How Much Should I Offer? | Buyer
Generally, you will have a good feel for the current Tahoe real estate market, and where home values are at. In addition to your own estimate on the Tahoe home market value, I will help you with the market valuation process for the Tahoe home you want to buy. There are several things to consider as you develop your purchase offer:
- Is the asking price in line with prices of similar homes in the area? I will conduct research, called a “Competitive Market Valuation” or CMV (some refer to this as a Comparative Market Analysis – CMA), on comparable properties, to help you come up with an educated opinion on the worth of the property. If the home is subject to an appraisal we need to make sure your purchase price will appraise.
- Is the home in good condition – or will you have to spend a substantial amount of time and money making it the way you want it?
- How long has the home been on the market? If it’s been for sale for a while, the seller may be more eager to accept a lower offer.
- How much mortgage will be required? Make sure you really can afford an offer that you plan to make.
- How much do you really want the home? The closer you are to the asking price, the more likely your offer will be accepted.
Common points of negotiation
The buyer and seller may negotiate many of the associated costs of the transaction. Some common items are: price, financing, closing costs, repairs that need to be made, appliances and fixtures, landscaping, painting and occupancy time frame.
Offers are occasionally rejected outright, but it is common for a seller to counter an offer with terms acceptable to them. But don’t let this stop you. Now you begin negotiating. I will help you through the entire negotiation process.
There are many options to explore:
- Maybe you offer more money, but ask the seller to cover some or all of your closing costs or to make repairs that wouldn’t normally be expected.
- Offer a longer escrow period so the seller with have more time to move, if you know extra time is what they need.
- Perhaps you shorten the escrow period, and offer a quick close if it’s a second home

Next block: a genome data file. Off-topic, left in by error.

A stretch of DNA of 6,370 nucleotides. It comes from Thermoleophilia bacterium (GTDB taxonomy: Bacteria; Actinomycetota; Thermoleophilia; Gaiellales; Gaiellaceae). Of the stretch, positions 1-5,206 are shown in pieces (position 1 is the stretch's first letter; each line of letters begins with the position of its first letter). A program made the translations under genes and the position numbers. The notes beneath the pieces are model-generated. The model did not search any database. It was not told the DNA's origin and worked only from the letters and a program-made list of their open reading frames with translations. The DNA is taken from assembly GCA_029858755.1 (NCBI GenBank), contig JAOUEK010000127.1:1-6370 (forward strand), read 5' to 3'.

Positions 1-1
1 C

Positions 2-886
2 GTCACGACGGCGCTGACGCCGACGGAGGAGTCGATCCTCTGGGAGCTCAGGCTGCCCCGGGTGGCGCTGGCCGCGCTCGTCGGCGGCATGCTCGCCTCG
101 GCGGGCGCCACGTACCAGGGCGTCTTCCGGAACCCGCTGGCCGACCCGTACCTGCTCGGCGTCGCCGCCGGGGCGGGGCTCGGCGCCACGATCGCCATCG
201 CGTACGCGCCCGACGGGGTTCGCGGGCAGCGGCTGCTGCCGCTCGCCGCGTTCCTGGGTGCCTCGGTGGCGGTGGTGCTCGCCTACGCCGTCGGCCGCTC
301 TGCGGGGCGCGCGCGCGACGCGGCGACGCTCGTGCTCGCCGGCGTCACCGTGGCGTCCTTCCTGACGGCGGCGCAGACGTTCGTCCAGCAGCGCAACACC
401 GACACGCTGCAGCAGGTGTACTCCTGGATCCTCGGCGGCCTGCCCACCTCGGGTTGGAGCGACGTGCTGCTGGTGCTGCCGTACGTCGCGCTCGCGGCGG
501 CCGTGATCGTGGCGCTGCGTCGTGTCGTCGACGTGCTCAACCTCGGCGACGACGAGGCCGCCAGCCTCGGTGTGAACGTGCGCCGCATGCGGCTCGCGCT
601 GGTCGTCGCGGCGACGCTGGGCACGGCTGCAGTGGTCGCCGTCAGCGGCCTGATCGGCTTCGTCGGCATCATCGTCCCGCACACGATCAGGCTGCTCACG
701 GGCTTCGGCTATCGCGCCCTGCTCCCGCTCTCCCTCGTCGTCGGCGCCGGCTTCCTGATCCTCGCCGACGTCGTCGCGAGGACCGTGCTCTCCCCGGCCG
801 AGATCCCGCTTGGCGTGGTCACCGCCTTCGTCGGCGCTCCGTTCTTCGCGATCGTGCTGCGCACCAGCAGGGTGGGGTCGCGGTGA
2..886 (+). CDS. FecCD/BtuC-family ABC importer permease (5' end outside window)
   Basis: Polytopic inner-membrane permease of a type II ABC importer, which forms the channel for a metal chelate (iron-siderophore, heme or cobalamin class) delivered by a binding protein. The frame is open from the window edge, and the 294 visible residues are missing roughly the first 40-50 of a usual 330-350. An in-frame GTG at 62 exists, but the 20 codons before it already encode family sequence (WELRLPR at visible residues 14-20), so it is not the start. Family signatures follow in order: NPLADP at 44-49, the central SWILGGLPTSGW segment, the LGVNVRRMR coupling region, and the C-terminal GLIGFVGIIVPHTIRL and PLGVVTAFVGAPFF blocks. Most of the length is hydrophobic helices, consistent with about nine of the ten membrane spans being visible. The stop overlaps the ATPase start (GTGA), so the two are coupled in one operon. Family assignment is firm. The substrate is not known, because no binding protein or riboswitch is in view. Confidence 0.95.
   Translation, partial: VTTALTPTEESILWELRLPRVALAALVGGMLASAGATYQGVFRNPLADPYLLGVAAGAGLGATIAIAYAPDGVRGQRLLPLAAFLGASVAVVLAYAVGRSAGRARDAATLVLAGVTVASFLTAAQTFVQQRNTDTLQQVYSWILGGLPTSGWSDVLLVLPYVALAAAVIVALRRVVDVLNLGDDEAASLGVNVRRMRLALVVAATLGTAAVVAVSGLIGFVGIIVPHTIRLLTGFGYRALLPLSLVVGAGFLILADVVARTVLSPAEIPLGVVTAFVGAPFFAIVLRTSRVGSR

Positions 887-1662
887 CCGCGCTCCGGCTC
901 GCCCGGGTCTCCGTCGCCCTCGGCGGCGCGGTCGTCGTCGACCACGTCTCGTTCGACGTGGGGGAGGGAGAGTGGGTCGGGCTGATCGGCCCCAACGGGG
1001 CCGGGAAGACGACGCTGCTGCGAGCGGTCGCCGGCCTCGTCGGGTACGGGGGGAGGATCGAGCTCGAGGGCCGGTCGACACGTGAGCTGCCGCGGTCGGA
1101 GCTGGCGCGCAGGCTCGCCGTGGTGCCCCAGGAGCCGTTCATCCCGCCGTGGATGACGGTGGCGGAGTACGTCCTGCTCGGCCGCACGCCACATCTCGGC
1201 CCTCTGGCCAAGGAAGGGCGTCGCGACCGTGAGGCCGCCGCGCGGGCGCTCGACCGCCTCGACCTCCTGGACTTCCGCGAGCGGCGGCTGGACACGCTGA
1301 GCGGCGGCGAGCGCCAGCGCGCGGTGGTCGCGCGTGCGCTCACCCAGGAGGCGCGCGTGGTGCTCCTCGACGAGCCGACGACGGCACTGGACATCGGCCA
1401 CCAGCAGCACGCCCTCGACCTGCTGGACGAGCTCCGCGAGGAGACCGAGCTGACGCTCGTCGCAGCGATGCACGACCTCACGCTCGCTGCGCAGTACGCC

- If you’re an all cash offer perhaps your offer isn’t contingent upon appraisal
- Perhaps you take the home fully furnished, so the seller doesn’t have to move the second home contents. Yes, orange crushed velvet chairs are not your decorating style, but if it gets you the home, take them.
- Offer to honor previous vacation rental bookings. It’s an inconvenience this year, but next year the home will be all yours
- Offer to pay the HOA transfer fee
- If it’s a term that has been identified for either the seller, or buyer to pay, it’s up for negotiation
- Just remember – don’t get so caught up in negotiations that you lose sight of what you want and what you can afford!
At what point are negotiations binding?
You will have a binding contract if the seller, upon receiving your written offer, signs an acceptance just as it stands, unconditionally. The offer becomes a firm contract as soon as the signed, unchanged offer is delivered to you or me, your agent.
If the seller counters and you can accept the sellers countered terms, and you accept the counter offer just as it stands, unconditionally, then the offer and counter offer become a firm and binding contract as soon as it is signed by you the buyer, and delivered to the seller, or the sellers’ agent.
If the offer is rejected, that’s that and the seller cannot change their mind and hold you to it. The same goes for a counter offer from the seller, if you reject it, that’s that and you cannot change your mind and hold the seller to it.
One common question, what happens if the deadline for response passes? At that point the offer, or counter offer is dead. We often have a response come back after the expiration deadline and at that time, the receiving party can accept it as if it had been received on time, reject it, or counter it. The receiving party is under no obligation to respond, even if it is an acceptance, the decision is with the receiving party as to how to proceed.